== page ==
Mike - Paul's Letter to the Romans

real estate
Originally from:
California, USA
Paul's Letter to the Romans: A Socio-Rhetorical Commentary by Ben Witherington III, ‎ Darlene Hyatt
Type of book:

AP: Tell me about the book you are reading?

M: Paul’s Letter to the Romans: A Socio-Rhetorical Commentary

AP: Is this about Saint Paul?

M: Yes. So this book is a commentary on Paul’s letter to the Romans.

AP: So did Paul wrote a real letter to the Romans?

M: Yes.

AP: Oh, I didn’t know that.

M: You don’t have church in Ukraine? What year were you born?

AP: I was born in 1987.

M: So you were baby when the Soviet Union collapsed.

AP: Yeah. But the Soviet Union was pretty secular atheist country.

M: How about your parents?

AP: I think in Ukraine nowadays a lot of people would say that they believe in God, but they go to the church only on Easter. So I don’t think they are very religious because it was after 70 years of Soviet rule. Maybe my grandma in her later years would still go to church, but the rest would not. I think even baptizing was prohibited.

M: Ok, I understand. So St. Paul wrote a letter to the Romans. It’s ten pages long. That was in the year 57AD. He wrote a letter to the Romans. He didn’t know them.

AP: And he was living in the Middle East at the time?

M: He was in Greece.

AP: What did he write?

M: He was writing about Jesus Christ to these people. He was trying to explain his theology.

AP: In 10 pages?

M: In 10 pages.

AP: So it’s very comprehensive account of Christianity?

M: It’s very dense. So you have ten pages letter, and then you have this book of commentaries(AP: add how many pages….).

AP: How did you find this book and why do you read it?

M: Here is an interesting story for you. A year ago I was reading Paul’s letter to the Romans. I was crying it with me to the mountains. I read it at night in a tent. It was snowing. We’ve got a blizzard. It was very dangerous, and we had to evacuate on skis. And I thought: "Ok, St. Paul. If you get me down the line, I’m going to read your letter and understand it and explained it to the people." So here you are.

AP: Wow, that sounds like a very mystical experience. On the mountain.

M: Yeah, it is.

AP: Why are you here? What are doing in Blue Bottle Coffee today?

M: My son has a guitar lesson, and I just wait for him.

AP: How often do you read?

M: I read every day.

AP: What do you read beyond this book?

M: I’m reading an Aeneid by Virgil. Do you know that?

AP: Yes.

M: Did you read him? What did you study in school?

AP: I don’t think I’ve read it. But there is famous Ukrainian author, and he made the Ukrainian version of the same story.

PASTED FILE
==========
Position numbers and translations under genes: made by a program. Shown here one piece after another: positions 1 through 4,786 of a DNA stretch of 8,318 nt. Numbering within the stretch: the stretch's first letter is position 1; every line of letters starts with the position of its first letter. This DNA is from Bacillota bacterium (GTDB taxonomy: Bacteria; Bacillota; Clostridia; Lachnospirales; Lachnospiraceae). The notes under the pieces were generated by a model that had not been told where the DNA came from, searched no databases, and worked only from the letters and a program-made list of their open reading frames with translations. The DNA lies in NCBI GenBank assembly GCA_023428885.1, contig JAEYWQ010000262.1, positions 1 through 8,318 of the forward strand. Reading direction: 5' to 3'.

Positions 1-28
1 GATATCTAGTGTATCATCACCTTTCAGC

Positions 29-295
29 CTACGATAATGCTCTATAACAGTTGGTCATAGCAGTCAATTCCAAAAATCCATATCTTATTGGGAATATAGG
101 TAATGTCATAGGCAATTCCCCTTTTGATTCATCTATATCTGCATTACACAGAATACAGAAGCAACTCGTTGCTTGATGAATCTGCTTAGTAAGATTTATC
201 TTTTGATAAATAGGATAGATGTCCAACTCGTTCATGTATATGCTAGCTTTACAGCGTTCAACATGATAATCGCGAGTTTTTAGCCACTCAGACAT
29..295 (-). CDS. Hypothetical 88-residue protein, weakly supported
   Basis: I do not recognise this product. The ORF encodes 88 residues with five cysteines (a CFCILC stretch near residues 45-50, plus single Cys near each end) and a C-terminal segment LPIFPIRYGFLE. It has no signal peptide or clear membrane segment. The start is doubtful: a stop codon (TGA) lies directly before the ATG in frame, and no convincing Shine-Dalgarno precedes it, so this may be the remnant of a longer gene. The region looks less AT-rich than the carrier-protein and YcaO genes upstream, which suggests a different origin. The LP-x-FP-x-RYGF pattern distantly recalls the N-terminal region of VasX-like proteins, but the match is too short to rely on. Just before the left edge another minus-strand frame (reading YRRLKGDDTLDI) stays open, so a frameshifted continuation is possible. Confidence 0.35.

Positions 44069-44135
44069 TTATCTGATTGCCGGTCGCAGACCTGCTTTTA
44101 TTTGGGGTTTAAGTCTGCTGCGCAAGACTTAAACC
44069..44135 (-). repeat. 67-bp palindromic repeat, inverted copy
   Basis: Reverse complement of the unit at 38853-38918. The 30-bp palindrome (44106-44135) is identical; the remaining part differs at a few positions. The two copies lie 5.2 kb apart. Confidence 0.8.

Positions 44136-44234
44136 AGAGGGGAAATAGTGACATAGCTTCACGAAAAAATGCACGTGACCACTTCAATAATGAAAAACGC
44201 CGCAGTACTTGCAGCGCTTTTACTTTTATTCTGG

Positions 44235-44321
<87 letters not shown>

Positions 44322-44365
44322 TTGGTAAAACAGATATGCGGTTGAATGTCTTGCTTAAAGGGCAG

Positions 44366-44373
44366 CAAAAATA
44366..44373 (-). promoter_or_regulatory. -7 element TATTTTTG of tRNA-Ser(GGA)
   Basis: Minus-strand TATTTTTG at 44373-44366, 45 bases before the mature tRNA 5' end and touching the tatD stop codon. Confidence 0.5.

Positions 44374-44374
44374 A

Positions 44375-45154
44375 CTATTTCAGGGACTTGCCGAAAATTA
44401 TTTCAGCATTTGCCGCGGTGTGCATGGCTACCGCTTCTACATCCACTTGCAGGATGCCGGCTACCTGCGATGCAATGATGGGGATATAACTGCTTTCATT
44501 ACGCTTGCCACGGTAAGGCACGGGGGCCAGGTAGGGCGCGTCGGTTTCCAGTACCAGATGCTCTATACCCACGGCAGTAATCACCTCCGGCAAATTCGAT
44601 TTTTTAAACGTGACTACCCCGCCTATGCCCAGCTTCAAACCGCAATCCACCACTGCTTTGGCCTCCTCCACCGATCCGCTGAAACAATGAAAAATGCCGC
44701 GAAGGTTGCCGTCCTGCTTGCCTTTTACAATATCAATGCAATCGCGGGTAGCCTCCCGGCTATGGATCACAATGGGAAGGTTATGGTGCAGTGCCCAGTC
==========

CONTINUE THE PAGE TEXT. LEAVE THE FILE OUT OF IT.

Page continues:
M: Do you speak Latin?

AP: No, I don’t. Why do you read Virgil?

M: I’m reading Paul’s Letter because I’m going to the Church tomorrow and we have a class.

AP: You have a class on Paul’s Letter?

M: Yeah, we started a month ago. Once a month for one hour.

AP: How does it work?

M: So you go to Church, and after that, you gather in the room. 20 people show and we have a discussion. We explain who Paul is, who were the Romans and why did he write to them. We spend an hour just talking about that.

AP: Do you speak Latin?

M: I don’t. My son gave me Aeneid for Christmas. I asked for it.

AP: Oh, that is the best gift.

M: Yeah, it’s a new translation.

AP: So you said that you read a lot. Do your kids read?

M: Yeah, they read a bit. But they have a lot of school reading.

AP: Why do you read yourself.

M: Oh, I’m addicted.

AP: That is good way putting it.

M: I’m always reading.

AP: What about your family, your parents?

M: They’ve read a lot. I think it’s important in general. I hear a lot of young people don’t read as much because they are on their phones all the time. So we encourage reading in our household.

AP: How do you do that?

M: Well I do read a lot.

AP: So by setting an example?

M: Yes. Also if they want a book, I say "Let’s go get it."

AP: Do you always finish your books?

M: I typically do finish a book.

AP: Do you read few books at the same time?

M: I might be reading 5 or 10. I’m reading this book(commentary), I’m reading Aeneid, I’m reading Siddhartha.

AP: Oh, that is a good one.

M: I started a new one this morning, but I don’t remember a name of it. And I have a bunch of science books in physics, biology.

AP: Is it your interest or somehow related to your profession?

M: Interests.

AP: Interesting, how come? Paul’s Letter and physics seem a bit far away from each other.

M: Here is a story for you. My wife’s best friend - she was dead at the time - she came to me in a dream and said to study physics.

AP: When was that?

M: 10 years ago.

AP: So you are trying to bring religion and science together? To reconcile them?

M: Yeah, that is what I’m trying to do. She came to me and didn’t say to study Paul’s letter.

AP: What is your profession?

M: Real estate. It has nothing to do with all of this.

AP: Do you have the most life changeling book?

M: My favorite book in college was Faust by Goethe. That is a book I would recommend to anyone who is young. I never read a Walden, but I gave it to my son. For his 18th birthday, I gave him a Book of Virtues. It’s famous. By William Bennett.


It was very interesting conversation for me. I had a chance to learn a bit more about Western branch of Christianity. We talked a bit about connection of science and religion, Einstein and Bing Bang.